A discectomy removes part of a herniated disc because it is irritating a nerve and causing pain. In this minimally invasive procedure, a small needle is advanced to the herniated disc guided by a fluroscope. A probe with a rotating tip is then inserted through the needle to reach the herniated disc.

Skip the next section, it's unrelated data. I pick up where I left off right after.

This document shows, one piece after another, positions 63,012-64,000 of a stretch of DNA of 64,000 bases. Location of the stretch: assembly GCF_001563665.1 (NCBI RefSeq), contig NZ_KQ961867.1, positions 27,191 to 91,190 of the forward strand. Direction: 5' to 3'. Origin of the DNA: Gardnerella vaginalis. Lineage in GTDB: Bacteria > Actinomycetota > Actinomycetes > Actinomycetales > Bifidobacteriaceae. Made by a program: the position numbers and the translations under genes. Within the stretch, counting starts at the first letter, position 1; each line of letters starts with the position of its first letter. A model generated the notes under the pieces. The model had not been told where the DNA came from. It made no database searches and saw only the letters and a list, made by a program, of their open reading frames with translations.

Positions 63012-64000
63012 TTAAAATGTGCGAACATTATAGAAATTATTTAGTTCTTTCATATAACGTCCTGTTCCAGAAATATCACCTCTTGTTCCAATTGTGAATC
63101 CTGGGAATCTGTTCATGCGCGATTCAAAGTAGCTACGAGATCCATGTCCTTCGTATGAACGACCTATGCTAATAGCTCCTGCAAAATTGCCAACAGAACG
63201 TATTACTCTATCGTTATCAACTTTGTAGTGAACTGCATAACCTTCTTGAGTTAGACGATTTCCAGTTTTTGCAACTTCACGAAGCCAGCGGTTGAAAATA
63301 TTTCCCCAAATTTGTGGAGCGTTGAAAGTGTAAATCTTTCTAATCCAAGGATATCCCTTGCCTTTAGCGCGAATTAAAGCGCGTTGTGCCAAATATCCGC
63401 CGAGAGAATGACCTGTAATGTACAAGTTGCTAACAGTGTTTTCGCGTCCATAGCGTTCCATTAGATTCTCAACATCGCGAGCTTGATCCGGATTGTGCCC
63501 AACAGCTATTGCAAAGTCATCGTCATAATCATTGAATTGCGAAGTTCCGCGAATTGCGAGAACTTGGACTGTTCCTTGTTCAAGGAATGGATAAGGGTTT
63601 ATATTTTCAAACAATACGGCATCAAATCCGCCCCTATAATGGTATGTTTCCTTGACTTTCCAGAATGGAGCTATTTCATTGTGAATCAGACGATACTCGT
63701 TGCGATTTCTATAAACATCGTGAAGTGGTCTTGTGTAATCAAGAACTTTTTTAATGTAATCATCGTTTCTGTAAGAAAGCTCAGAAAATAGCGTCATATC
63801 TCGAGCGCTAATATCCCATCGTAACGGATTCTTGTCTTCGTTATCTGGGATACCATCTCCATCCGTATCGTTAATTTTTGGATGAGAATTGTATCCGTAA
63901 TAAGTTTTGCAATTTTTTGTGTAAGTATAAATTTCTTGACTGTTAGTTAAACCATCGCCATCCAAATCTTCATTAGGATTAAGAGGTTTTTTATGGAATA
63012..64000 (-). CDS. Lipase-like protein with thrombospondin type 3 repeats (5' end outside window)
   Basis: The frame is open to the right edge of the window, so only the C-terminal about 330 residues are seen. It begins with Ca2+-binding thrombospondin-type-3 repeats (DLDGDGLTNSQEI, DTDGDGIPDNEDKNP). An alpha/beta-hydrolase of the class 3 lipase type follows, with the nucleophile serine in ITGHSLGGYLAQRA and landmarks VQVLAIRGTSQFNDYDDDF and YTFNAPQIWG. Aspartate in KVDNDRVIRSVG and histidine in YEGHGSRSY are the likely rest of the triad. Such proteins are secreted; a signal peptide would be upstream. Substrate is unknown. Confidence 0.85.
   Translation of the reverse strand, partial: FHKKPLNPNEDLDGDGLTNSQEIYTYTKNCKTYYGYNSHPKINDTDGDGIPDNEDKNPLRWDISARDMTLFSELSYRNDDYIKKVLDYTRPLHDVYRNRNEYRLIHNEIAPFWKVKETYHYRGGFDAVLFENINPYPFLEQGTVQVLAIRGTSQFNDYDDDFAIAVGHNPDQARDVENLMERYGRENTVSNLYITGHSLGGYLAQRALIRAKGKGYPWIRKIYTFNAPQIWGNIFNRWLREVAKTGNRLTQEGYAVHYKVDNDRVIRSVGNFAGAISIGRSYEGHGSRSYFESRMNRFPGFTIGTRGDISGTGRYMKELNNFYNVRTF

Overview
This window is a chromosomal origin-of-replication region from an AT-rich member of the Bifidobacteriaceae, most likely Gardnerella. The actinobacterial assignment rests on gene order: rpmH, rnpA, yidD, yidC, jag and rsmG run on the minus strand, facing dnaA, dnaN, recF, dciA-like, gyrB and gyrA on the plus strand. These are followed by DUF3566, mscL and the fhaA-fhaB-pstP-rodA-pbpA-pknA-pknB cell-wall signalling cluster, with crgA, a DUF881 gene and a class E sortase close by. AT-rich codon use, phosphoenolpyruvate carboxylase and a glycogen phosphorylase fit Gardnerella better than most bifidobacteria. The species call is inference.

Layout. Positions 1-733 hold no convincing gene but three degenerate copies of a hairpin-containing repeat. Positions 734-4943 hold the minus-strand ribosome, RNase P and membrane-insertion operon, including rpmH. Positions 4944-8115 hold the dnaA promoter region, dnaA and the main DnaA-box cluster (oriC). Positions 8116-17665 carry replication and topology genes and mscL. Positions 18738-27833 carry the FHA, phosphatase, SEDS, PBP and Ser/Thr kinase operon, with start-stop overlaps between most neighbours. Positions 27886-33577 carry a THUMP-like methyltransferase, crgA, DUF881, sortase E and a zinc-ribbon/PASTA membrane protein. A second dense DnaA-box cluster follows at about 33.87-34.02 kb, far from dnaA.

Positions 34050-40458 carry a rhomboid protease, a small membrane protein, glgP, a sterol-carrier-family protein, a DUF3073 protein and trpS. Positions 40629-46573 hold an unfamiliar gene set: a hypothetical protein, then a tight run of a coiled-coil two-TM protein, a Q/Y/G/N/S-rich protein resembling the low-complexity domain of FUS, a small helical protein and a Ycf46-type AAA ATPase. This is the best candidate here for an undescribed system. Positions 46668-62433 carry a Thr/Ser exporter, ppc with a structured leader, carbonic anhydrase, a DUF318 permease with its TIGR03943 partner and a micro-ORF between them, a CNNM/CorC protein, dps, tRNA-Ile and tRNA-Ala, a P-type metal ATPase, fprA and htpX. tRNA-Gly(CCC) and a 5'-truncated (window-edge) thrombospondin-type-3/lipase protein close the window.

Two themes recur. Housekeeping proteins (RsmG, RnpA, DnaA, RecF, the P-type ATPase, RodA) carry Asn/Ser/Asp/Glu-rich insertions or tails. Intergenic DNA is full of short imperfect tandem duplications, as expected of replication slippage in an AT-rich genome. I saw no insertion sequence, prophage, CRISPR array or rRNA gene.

When the probe is turned on, its tip drills away part of the disc nucleus, creating space for the herniated disc wall and relieving pressure on the nerve. The dekompressor discectomy is used to preserve or restore neurological function, stabilize spinal segments, improve functional status, and relieve pain. Generally, the operation is performed on patients who have had back and leg pain for at least six weeks, usually as of a result of undue pressure exerted on a nerve.